I spent a lot of money on books showing how to design, so it's about time I did something about it.

This outfit screams "the 80s", and needs to be updated. The fabric is a poly rayon blend. It was easy to sew with and since I like dots and red, (and trust me, it is dotted), plus it doesn't wrinkle, it's a good candidate for renewal. Since I don't go to an office, I wore this outfit to dinner or to parties---thus I'll bet that I didn't wear it more than four times, so the fabric is "like new", and the outfit has been hanging in my sewing closet for many years, just waiting for me.

Now, to decide what to do with it. Obviously, the sleeves need to be re-cut to a more updated style. Since they are full and long, there is enough fabric to work with. My thought is a long, standard set-in sleeve with eased cap and hemmed at the wrist, with no cuff or band.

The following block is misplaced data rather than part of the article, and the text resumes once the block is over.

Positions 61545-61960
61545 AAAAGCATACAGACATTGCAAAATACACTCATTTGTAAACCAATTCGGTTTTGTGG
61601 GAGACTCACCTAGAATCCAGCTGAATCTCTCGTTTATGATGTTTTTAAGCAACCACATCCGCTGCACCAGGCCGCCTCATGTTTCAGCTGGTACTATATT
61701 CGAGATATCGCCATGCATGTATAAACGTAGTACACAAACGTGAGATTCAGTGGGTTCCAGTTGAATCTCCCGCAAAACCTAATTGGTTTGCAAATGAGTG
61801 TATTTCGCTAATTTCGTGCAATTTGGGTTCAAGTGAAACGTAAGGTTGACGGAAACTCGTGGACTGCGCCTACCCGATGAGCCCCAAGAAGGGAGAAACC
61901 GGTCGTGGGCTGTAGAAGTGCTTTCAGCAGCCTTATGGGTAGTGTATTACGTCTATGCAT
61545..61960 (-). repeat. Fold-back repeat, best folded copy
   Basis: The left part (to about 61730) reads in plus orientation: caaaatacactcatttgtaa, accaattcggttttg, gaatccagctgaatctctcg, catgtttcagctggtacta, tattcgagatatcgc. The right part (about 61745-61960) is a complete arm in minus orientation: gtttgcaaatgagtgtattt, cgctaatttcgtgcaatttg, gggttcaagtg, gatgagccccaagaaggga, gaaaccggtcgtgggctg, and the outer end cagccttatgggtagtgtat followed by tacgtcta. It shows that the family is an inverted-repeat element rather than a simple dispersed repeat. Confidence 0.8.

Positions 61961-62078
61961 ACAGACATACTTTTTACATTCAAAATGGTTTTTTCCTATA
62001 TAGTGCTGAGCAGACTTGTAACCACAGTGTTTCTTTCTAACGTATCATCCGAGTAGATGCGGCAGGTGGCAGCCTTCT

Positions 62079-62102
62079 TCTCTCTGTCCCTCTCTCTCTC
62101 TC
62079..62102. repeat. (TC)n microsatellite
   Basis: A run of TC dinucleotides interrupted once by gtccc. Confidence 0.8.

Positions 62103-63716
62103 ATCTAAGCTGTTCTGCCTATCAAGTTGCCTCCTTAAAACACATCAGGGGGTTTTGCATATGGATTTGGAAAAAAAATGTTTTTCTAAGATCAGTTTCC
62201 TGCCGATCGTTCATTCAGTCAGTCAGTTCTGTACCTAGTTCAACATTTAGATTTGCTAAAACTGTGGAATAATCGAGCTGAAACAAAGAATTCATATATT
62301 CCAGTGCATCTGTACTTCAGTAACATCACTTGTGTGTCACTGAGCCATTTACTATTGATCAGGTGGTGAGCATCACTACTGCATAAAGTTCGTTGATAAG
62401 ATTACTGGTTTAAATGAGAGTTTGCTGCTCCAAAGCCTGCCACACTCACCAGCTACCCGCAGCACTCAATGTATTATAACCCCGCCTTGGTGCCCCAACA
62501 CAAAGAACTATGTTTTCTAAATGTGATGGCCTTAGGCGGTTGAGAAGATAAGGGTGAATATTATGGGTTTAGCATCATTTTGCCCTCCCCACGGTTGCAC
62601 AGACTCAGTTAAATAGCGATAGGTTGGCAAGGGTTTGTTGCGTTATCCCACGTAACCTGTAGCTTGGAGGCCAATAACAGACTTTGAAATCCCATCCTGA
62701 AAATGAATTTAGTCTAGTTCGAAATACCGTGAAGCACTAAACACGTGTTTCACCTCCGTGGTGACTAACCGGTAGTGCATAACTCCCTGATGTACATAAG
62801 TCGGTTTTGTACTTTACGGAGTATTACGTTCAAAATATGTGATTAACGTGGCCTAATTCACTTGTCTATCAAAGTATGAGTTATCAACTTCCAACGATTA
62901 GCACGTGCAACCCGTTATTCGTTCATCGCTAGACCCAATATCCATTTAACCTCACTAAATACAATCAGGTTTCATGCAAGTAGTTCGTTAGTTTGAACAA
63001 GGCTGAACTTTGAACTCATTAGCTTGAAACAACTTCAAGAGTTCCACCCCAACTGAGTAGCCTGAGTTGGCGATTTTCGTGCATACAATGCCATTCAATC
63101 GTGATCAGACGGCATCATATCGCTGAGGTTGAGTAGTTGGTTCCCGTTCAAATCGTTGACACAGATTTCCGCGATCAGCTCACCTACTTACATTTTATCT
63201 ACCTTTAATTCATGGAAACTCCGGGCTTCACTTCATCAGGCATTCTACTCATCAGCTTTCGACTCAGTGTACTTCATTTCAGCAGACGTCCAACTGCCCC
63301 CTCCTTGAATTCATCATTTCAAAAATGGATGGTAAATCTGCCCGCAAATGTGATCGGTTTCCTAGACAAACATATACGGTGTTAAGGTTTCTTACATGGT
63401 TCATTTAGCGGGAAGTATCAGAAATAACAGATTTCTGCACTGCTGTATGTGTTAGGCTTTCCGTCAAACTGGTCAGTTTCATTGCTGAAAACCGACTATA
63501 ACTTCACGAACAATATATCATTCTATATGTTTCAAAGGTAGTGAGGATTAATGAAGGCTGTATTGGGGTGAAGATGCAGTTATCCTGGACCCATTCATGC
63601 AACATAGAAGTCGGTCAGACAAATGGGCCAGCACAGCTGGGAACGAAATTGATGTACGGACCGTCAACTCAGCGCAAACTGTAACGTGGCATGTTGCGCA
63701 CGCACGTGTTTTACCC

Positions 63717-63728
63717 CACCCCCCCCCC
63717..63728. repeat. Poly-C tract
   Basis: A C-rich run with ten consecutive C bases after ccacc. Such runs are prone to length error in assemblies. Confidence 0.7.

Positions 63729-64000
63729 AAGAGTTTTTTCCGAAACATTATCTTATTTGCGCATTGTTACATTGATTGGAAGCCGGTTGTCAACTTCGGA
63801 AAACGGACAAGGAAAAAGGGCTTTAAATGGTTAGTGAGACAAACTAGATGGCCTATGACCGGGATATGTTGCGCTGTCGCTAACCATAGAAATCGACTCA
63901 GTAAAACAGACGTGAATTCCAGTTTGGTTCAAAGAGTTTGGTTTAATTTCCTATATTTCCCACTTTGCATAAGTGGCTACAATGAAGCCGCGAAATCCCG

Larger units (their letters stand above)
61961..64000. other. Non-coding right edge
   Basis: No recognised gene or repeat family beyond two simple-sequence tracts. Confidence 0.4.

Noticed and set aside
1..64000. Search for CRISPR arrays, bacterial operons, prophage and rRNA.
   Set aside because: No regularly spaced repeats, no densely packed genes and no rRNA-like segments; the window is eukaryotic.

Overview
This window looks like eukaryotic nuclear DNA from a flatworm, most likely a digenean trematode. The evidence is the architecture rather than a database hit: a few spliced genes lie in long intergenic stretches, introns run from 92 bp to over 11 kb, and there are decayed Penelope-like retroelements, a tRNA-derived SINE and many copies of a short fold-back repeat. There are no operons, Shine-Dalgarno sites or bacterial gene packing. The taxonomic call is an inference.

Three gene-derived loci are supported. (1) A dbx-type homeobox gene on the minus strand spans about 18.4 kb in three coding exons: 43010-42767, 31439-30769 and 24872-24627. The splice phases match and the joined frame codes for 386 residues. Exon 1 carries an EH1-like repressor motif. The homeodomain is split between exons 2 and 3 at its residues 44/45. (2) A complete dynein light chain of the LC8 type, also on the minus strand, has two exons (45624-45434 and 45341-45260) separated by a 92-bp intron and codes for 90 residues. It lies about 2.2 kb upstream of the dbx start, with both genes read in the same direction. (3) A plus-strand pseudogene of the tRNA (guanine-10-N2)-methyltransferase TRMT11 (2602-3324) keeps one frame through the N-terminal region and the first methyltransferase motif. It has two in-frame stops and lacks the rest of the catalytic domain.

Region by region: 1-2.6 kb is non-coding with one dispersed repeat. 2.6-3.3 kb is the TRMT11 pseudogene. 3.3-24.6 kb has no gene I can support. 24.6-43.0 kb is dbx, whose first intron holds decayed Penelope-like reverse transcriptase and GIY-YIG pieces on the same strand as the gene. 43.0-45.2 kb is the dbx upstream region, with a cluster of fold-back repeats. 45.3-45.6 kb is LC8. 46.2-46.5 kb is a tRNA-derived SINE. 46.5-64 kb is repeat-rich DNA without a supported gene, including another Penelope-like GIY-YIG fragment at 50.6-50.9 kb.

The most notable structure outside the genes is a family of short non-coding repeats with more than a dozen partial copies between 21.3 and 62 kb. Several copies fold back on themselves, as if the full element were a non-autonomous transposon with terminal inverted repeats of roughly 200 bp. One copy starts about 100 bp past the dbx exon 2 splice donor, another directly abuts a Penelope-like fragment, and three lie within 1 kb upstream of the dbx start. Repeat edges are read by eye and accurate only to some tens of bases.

I don't wear a lot of short sleeves and am not a fan of below elbow sleeves. Am looking for suggestions here.

On to the rest: is that collar cut on the bias too outdated? Or, would people think I was ahead of fashion? LOL. And what about that pleat down the front?

Should I leave it there? What about curving the top in at the waist and adding tucks or darts, front and back? All things to consider.

I am trying to avoid taking apart the whole top and re-cutting to a totally different style.

The skirt? Acceptable, I hope.

A post script to this: while taking pictures of me in this outfit, my husband said that he really liked this outfit and why didn't I wear it? I told him it is because it screams the 80s. He said, "So what? It looks good--wear it."

P.P.S. I did hit Enter to space between paragraphs, but it didn't want to cooperate. It's probably something simple. That was before; now there are several spaces! This is my first blog here---I'm learning how this place works.